After having mainly played with thermoformed paddles over the past six months, I gave the Vatic Prism Flash 16mm a try. It took very little time to get used to this paddle because the tradeoff of losing a little power to have a soft paddle that is incredibly fast in the hands with the ability to put balls away when desired, is a welcome one.
I did not think that I would like this paddle as much as I would, but it became my go-to paddle for doubles for a couple months. Then, the 14mm version is released and of course, I needed to get my hands on it.
As far as Gen 1 Raw Carbon Fiber paddles go, I was pleasantly surprised by the performance of these two paddles. Let’s look at the specs and break down the individual characteristics.
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Vatic Pro Prism Flash Paddle Review
I feel that I get just a little less spin with the Prism Paddles opposed to their thermoformed counterparts, but it is still enough to get the job done. Slices on service returns causing third-shots to go into the net, or topspin on drives causing the ball to pop upwards off the opponent’s paddle for a successful shake-and-bake, it will still get the job done.
Researching to find some exact numbers as a reference, the Prism paddles come in around 1800 RPMs whereas the Vatic Pro Flash paddles are roughly 2000 RPMs. A difference, but still in the high spin category.
As stated above, The Prism Flash is not a power paddle. It is definitely on the softer side of the spectrum, but it certainly does not lack power on drives and serves. Baseline drives come off with decent speed, but the aerodynamic shape grants the user the ability to whip the paddle on overhead smashes to put the ball away when you need to. Once I adjusted my technique to use more wrist on overheads, it felt just as powerful on overheads as some thermoformed paddles.
As for Pop, blocks noticeably take pace off the ball, but with just a little practice and a slight slice on blocks, you can easily chop a drive adding backspin to keep the ball close to the net while both opponents are at the baseline.
The 14mm version has noticeably more pop and power than the 16mm version, making drives more fierce and heavy. It did not take much to get used to the differences, but I did have to be more mindful while dinking and dropping. Like most other paddles, it may take a little adjustment period, but I found the adjustment process to be easier than other paddles.
Resets and dinks, aka the soft game, get more and more important as you “level up” in pickleball. These skills are overlooked at low skill levels, but in order to gain consistency, you need to have control, and these paddles felt very forgiving and consistent during resets and dinks.
Any instructor or trainer will tell you that placement is more important than power, especially during long, drawn-out rallies. What the Prism Flash paddles lack in power, they more than make up in control, plus some.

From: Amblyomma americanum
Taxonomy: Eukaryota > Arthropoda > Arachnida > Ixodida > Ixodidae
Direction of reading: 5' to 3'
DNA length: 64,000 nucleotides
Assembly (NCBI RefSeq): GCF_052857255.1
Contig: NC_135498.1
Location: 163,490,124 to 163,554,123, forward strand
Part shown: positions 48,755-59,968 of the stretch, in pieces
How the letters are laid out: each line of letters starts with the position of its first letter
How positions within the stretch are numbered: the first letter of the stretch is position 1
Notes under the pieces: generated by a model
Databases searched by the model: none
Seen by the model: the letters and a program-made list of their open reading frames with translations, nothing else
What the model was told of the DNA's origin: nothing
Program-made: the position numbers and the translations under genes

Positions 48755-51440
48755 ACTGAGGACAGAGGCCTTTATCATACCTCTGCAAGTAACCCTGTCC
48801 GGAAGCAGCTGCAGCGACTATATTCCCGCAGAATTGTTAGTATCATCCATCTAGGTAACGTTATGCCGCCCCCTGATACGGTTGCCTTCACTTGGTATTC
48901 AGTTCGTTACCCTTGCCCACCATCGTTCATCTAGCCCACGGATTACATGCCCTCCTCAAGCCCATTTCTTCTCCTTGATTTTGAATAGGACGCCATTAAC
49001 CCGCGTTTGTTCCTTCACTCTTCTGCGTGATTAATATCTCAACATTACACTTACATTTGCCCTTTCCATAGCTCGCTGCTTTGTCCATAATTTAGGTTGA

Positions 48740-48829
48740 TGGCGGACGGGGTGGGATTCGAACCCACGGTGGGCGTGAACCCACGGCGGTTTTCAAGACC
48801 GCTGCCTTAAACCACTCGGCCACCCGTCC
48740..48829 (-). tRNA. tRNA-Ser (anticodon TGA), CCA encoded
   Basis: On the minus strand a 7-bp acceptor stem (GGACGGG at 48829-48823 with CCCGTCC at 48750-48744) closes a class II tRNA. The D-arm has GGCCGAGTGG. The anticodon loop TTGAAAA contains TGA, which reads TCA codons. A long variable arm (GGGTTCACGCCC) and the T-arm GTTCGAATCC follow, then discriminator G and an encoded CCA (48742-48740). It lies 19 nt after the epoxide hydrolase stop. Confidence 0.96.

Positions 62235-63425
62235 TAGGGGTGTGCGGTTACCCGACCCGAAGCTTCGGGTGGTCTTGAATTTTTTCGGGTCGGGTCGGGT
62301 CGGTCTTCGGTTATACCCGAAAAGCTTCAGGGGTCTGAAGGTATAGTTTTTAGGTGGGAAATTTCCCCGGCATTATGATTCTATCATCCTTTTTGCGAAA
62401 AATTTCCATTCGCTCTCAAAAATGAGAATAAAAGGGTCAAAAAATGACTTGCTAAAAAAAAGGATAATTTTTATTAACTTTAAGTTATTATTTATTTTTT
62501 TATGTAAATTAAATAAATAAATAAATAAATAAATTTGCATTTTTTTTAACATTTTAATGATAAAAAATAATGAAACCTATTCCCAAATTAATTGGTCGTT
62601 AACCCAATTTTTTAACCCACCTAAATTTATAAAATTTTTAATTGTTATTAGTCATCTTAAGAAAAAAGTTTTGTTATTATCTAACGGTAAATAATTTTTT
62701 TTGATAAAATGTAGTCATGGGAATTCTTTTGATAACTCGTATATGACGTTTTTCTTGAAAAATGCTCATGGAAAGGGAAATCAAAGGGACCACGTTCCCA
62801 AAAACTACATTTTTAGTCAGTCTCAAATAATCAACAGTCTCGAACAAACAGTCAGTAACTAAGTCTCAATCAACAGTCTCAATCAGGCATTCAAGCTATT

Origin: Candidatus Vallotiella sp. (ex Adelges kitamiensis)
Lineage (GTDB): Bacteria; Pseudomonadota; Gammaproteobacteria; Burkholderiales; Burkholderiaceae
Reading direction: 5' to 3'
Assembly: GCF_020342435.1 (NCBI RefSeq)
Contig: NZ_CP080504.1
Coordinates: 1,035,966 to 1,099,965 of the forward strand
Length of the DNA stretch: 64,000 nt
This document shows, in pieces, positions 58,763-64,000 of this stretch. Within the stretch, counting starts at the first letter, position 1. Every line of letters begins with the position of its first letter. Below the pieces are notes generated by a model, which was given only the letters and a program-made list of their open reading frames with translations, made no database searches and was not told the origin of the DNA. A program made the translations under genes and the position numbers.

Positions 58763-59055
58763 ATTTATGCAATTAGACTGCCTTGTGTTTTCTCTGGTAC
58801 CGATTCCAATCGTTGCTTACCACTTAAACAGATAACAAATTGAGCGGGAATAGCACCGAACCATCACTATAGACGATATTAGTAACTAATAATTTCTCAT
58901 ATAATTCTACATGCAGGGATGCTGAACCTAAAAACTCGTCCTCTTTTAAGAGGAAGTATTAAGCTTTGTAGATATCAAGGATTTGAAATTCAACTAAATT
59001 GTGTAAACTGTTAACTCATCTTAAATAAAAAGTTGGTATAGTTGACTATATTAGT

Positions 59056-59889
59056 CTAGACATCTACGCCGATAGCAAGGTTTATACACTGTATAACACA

I can easily say that dink rallies felt much more consistent and reliable, even allowing me to add back and top spin to help me maneuver my opponents around to create openings or force pop ups.
During a tournament I recently played in, I went in with the mentality to not leave a third-shot drop or reset too short, but rather to error on the far side, and it was commented many times by competitors and friends watching that my game while working through the transition zone was incredibly consistent.
As I said earlier, the 14mm is not quite as soft as the 16mm, but still very controllable and consistent.
These paddles are not thermoformed, so delamination will not be a prevalent issue. However, it does have the other feature of the new generation of paddles, unibody construction (one single piece, from the bottom of the handle to the top of the paddle face).
Because of this, the paddle is incredibly durable. Not saying that it won’t break if you mistreat it, but it will hold up much better than non-unibody paddles. The only durability issue is that the face will, like every other carbon fiber paddle, slowly wear down over time.
This may sound like a cliché, but other than the fact that it is not a powerful paddle, there are no real downsides, and that includes the fact that they are only $100 ($90 after discount code). The only people that may have an issue with this are those near, or at the professional level where placement AND power are necessary.
If I had to say anything as a drawback, it is the fact that when transitioning back to a thermoformed paddle after using the Prism for so long, it took me some time to get used to the power again. That being said, if you are not like me and constantly switching paddles, you should not have that problem.
I thoroughly enjoyed the Prism Flashes. The first time I picked up and felt how light it was to swing, then felt how soft it contacted the ball, I knew I was going to like playing with it.
The entire time I used them, the only modifications I did were added an over grip and electrical tape to the edges to protect it. After this, the 16mm paddle came in at 8.2 oz and I did all my testing at this weight with no further lead tape added so that I could test it in its factory form.
The easiest way to describe the Prism Flash paddles, especially the 16mm, is Placement > Power. At most levels in the game, being able to drop the ball at the net, split the opponents, or even just sustain a dinking rally until you get an opening, will result in your victory.
As many have said before me, the Prism Flash is the best paddle for the price of $90. I cannot recommend it enough for anyone from beginner to advanced. You will not be let down by the performance and reliability of these paddles.